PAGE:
quanta computer inc v lg electronics inc
Quanta Computer, Inc. v. LG Electronics, Inc.
  • 128 S.Ct. 2109 (2008)
  • Held: licensee's sale of component computer parts that substantially embodied method patents held by patentee was “authorized” by patent holder, and had effect of exhausting patent holder's patents.
supreme court holdings
Supreme Court: Holdings
  • Method claims are subject to exhaustion
  • Embodiments substantially containing claimed technology exhaust a patent
  • Sales in this case were “authorized sales” under the licensing arrangement in this case: so patents were exhausted
supreme court holdings1
Supreme Court: Holdings
  • Method claims are subject to exhaustion
  • Embodiments substantially containing claimed technology exhaust a patent
  • Sales in this case were “authorized sales” under the licensing arrangement in this case: so patents were exhausted
third holding important for future cases
Third holding: important for future cases
  • We can learn from the LG – Intel – End User arrangement
basic exhaustion principles
Basic exhaustion principles
  • “Exhaustion is triggered only by a saleauthorized by the patent holder.”
    • > 128 S.Ct. 2109, 2121
two elements here
Two elements here
  • [1] SALE only
    • > Licensing is outside this holding
    • > Creative licensing arrangements are still permissible

[2] Authorized by the patent holder

    • > Principles of implied licensing come into play

LG Electronics (Patentee)

Master License (required non-coeverage notice to Intel Customers)

Intel (Licensee)

Specific product license (no customer restrictions)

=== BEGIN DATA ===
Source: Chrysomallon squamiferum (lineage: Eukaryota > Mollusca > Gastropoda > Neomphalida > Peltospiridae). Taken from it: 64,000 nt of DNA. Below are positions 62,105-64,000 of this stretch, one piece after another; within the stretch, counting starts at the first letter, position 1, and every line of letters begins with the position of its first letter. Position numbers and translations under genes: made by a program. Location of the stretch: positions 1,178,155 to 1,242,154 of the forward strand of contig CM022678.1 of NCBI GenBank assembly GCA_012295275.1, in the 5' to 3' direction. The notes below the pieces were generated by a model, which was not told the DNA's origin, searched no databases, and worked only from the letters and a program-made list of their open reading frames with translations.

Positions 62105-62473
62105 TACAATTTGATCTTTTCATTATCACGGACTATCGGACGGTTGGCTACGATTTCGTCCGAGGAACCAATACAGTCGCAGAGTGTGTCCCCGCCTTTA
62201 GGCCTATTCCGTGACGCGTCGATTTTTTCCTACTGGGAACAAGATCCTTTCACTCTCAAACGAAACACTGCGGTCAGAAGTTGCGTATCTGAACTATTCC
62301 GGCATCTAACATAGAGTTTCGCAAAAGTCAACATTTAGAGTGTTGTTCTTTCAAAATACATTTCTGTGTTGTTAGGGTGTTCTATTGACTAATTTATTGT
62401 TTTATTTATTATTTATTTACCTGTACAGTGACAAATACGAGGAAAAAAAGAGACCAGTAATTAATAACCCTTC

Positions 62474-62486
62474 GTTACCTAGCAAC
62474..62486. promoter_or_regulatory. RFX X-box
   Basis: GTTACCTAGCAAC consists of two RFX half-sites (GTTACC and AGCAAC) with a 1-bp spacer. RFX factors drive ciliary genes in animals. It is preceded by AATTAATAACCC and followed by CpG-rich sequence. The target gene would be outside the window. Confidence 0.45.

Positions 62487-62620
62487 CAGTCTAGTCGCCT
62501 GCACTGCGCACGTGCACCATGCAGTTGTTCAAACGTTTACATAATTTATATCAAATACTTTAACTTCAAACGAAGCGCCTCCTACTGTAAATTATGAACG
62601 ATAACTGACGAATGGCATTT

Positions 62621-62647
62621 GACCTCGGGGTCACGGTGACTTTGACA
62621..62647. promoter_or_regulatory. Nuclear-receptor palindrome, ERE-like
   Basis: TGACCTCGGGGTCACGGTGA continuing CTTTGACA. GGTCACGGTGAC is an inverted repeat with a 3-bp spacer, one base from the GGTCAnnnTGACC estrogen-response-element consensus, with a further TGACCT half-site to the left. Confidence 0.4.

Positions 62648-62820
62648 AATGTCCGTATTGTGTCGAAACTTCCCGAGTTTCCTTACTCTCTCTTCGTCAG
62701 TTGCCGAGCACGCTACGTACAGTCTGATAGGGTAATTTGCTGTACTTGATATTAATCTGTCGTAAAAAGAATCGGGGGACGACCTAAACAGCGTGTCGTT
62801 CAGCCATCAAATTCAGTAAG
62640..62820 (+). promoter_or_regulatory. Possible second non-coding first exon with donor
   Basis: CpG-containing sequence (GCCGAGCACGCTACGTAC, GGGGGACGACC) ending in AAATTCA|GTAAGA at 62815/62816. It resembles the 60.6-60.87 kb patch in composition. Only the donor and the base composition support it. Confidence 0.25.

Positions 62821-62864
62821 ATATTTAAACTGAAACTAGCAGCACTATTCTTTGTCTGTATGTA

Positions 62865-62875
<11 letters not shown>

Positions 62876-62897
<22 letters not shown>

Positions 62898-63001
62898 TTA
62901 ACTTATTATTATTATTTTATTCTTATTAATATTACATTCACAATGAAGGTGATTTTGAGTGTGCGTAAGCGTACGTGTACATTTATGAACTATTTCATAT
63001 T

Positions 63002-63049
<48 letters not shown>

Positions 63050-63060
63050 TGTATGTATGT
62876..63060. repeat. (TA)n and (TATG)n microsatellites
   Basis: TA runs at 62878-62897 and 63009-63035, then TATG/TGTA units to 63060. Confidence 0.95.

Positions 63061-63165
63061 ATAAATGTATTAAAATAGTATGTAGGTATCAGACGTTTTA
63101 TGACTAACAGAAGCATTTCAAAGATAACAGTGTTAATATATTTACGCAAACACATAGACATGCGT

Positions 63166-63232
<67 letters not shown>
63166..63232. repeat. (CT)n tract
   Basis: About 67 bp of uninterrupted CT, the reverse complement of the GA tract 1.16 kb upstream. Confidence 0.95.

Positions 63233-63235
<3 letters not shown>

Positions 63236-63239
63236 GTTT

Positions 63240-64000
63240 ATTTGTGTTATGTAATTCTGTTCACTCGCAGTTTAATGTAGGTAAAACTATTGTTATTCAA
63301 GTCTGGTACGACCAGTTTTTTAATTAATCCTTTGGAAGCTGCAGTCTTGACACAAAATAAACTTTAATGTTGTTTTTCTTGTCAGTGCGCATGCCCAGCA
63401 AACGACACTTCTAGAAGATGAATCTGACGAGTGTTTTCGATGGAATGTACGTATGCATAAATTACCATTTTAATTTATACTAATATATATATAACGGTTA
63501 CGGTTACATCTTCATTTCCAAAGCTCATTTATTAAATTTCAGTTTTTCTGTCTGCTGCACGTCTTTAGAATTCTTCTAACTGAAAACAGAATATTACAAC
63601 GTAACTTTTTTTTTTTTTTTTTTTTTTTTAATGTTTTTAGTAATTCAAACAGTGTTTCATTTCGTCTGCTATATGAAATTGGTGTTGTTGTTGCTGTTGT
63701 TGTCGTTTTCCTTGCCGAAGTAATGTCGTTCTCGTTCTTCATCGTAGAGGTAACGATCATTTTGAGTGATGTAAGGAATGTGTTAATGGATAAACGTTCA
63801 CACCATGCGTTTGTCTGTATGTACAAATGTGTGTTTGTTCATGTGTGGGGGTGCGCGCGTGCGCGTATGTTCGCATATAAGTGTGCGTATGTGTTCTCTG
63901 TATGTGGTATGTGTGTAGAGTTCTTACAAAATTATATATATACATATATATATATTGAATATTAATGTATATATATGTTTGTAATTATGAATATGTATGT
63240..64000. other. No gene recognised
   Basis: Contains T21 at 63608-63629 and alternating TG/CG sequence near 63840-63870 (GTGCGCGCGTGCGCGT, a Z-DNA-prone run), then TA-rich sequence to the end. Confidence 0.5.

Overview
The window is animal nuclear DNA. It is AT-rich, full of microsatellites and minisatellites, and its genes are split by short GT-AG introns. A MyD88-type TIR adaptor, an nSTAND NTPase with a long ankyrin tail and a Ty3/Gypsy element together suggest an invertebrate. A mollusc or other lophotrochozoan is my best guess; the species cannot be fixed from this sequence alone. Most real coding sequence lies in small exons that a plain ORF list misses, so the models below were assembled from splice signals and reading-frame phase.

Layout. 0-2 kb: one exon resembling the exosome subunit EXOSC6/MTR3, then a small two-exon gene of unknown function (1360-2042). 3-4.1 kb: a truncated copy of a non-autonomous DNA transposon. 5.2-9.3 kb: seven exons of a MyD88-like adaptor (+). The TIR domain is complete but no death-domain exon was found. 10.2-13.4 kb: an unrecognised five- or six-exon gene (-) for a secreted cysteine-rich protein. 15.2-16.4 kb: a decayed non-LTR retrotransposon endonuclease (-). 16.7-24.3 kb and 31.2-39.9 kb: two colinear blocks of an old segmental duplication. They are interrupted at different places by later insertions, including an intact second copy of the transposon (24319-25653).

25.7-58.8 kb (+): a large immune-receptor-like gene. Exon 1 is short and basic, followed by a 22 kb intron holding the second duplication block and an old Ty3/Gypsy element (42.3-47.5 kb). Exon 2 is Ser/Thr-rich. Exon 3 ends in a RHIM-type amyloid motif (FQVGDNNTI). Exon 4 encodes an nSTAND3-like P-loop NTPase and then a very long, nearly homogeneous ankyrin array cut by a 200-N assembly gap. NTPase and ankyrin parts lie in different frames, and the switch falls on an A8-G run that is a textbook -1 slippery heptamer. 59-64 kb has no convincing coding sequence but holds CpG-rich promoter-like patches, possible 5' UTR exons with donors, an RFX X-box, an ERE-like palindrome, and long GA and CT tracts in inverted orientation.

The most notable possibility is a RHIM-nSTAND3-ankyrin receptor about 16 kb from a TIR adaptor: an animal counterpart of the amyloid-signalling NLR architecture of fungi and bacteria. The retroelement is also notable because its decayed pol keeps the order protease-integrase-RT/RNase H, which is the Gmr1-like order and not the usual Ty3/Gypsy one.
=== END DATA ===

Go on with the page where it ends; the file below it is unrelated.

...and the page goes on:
no restriction on customers use of patented technology
No restriction on customers’ use of patented technology

“[T]he provision requiring notice to Quanta appeared only in the Master Agreement, and LGE does not suggest that a breach of that agreement would constitute a breach of the License Agreement. Hence, Intel's authority to sell its products embodying the LGE Patents was not conditioned on the notice or on Quanta's decision to abide by LGE's directions in that notice.”-- 128 S.Ct. 2109, 2121-2122


Quanta strongly suggests that effective restrictions/not-ice in license agreement might bind downstream users



End users


LG Electronics (Patentee)

Specific product license WITH requirement to restrict customers; to give notice of no license

Intel (Licensee)

remedies in licensing agreement
Remedies in licensing agreement

“We note that the authorized nature of the sale to Quanta does not necessarily limit LGE's other contract rights. LGE's complaint does not include a breach-of-contract claim, and we express no opinion on whether contract damages might be available even though exhaustion operates to eliminate patent damages.” – 128 S.Ct. at 2122

important issues post quanta
Important issues post-Quanta


  • Contractual remedies for Licensee’s breach of license, including unauthorized infringement by Licensee’s customers


End users


Prospective Effect








Complaint filed

in District Court

Damages assessed for

this period if marking

(or actual notice)

35 usc 283 injunctive relief
35 USC § 283. Injunctive relief.

The several courts having jurisdiction of cases under this title may grant injunctions in accordance with the principles of equity to prevent the violation of any right secured by patent, on such terms as the court deems reasonable.

MercExchange, L.L.C., holds a number of patents, including a business method patent for an electronic market designed to facilitate the sale of goods between private individuals by establishing a central authority to promote trust among participants. See U.S. Patent No. 5,845,265.
united states patent 5 845 265 woolston december 1 1998 consignment nodes
United States Patent 5,845,265 Woolston December 1, 1998 “Consignment nodes”